Another key observation is that the HUI and Silver correlate very well.

This makes sense. Silver is as much as commodity as it is a monetary metal (whereas gold is almost exclusively a monetary metal and a commodity only a very distant second). Which makes Silver much more correlated to positive economic activity (where we have sustainable growth in commodities as fuel for productive economic endeavors). This optimism typically occurs during times of leverage and liquidity. Silver is a tricky animal though, because besides it straddling the line between money and commodity, it is also warehoused at a tiny fraction in comparison to other commodities or to gold. My next post in this series will talk about Silver and the Gold/Silver Ratio. I will leave it at that for the moment.

So what does all this mean?

I will, of course, give you binv's take on the issue (after all, how could I give anybody else's taken besides my own ... unless I am actually somebody else ... ?).

First I am bullish on Gold, Silver, and GSMs. I think Gold is is a massive bull market. I have discussed these in many other places (Gold Miner Performance: A Look Miner Cost Inputs vs. Gold Price, Crazy Bullish Gold Count, The Gold Blog. Gold/Silver/GSMs (and a little Oil for good measure), Thoughts on the US Dollar, Analysis of the USDX Long Term, Follow up on the Gold Blog, Steve Saville: Dubai, Inflation, and Gold, Thoughts on the Dow/Gold Ratio) and I think the worst possible call would be to short one of the few asset classes in a legitimate bull market. This, of course, is my $0.02.

But let me get to the unanswered question about the HUI/Gold ratio. I think the ratio is projecting another large leg down. Since March, the ratio has been tracing out a bear flag. A bear flag is a pattern, with a lot of overlapping price action that generally trends up in almost a channel. The tighter the channel with the more touches on the upper and lower trend lines makes the pattern more valid. And this looks like a big bearish flag to me.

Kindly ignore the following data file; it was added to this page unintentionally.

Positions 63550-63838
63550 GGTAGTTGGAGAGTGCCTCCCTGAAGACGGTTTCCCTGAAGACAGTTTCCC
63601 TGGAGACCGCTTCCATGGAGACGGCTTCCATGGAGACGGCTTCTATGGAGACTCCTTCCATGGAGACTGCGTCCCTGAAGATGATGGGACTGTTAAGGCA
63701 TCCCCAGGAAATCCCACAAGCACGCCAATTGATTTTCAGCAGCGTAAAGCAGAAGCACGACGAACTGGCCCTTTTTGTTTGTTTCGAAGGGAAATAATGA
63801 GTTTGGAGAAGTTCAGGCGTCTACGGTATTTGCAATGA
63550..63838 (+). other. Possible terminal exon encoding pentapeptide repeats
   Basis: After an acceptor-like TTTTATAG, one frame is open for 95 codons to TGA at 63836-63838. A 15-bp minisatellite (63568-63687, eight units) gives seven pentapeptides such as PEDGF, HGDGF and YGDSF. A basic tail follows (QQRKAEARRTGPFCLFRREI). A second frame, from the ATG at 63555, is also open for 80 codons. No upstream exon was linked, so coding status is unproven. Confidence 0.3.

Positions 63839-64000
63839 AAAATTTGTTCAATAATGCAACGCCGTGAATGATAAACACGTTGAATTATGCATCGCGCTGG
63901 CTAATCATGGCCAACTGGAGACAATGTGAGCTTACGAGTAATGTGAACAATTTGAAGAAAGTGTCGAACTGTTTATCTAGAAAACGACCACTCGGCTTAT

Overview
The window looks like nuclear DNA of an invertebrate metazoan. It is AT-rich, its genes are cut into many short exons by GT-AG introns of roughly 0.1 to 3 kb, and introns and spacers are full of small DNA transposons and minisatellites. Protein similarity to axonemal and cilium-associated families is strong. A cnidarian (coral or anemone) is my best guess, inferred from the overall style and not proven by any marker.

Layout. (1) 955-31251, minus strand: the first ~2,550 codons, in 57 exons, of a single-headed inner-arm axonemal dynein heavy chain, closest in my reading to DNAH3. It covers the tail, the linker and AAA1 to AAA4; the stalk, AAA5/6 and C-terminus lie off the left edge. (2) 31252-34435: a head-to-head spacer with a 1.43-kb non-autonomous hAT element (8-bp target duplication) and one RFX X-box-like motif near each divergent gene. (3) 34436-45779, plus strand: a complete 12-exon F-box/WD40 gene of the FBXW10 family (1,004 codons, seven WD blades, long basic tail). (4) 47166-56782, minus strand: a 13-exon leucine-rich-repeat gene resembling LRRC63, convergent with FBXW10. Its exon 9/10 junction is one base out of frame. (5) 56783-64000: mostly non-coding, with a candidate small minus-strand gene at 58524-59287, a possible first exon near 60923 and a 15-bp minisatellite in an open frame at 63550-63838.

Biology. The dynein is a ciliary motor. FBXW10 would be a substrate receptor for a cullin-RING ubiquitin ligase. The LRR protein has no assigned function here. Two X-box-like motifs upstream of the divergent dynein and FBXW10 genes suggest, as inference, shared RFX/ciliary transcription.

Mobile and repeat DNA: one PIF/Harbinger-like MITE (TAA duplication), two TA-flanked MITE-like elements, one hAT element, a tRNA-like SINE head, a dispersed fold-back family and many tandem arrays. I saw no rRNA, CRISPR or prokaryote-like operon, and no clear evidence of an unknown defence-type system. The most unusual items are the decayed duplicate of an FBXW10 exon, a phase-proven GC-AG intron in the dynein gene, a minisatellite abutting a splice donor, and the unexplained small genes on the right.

So what does this mean for the equity markets?

Remember what I was saying above bout the HUI/Gold Ratio back in 2001. It started from an oversold condition and started to rally up. In fact, the move up looks very much like an impulse move (O Mandelbrot, O Mandelbrot). Compare this to 2007-now. The move started at a high condition (GSMs high relative to Gold) and is trending down, which indicates a flight to safety. On top of that, the rally in the HUI/Gold ratio is *very* corrective looking (my bear flag observation above), which means there is another downleg in the ratio to come. And the first leg was brought on my deleveraging and liquidity locking up. I think the next leg down will be brought on my similar conditions as well as a major loss in confidence of current government central planning activities. But since the Fed, through its massive POMO and liquification efforts, has ameliorated the liquidity situation, the next drop will be primarily based on a loss of confidence. I think this ratio is signaling another large leg down for equities.

What does this mean for Gold, Silver and GSMs?

Like I have said above and before, I believe gold is in a bull market. And all the things I just said that are bearish for equities, are bullish for gold. Gold and equities should *NOT* be positively correlated. And I think the next phase of the crisis will break that correlation. I think the HUI/Gold Ratio is going to take another sharp leg down, which means that Gold will outperform GSMs. I don't think GSMs will crash, and I think it will be one of the few equity sectors that posts gains during the next crisis. But I expect another liquidity crisis and I think that will hold GSMs back, which is why Gold will outperform. Which is also what I think the HUI/Gold ratio is telling us. I could make a somewhat similar case for Silver, but I will make it in my next post.

Wrap-Up

The point of this post, just like the point of any of my posts, is *not* to try to convince you of anything. I am an analyst who is sharing observations. That's all. It is immaterial to me whether you agree or disagree with my observations or conclusions. But I do hope that my observations are useful in helping you to formulate your own opinion, even if your conclusion is completely opposite of mine.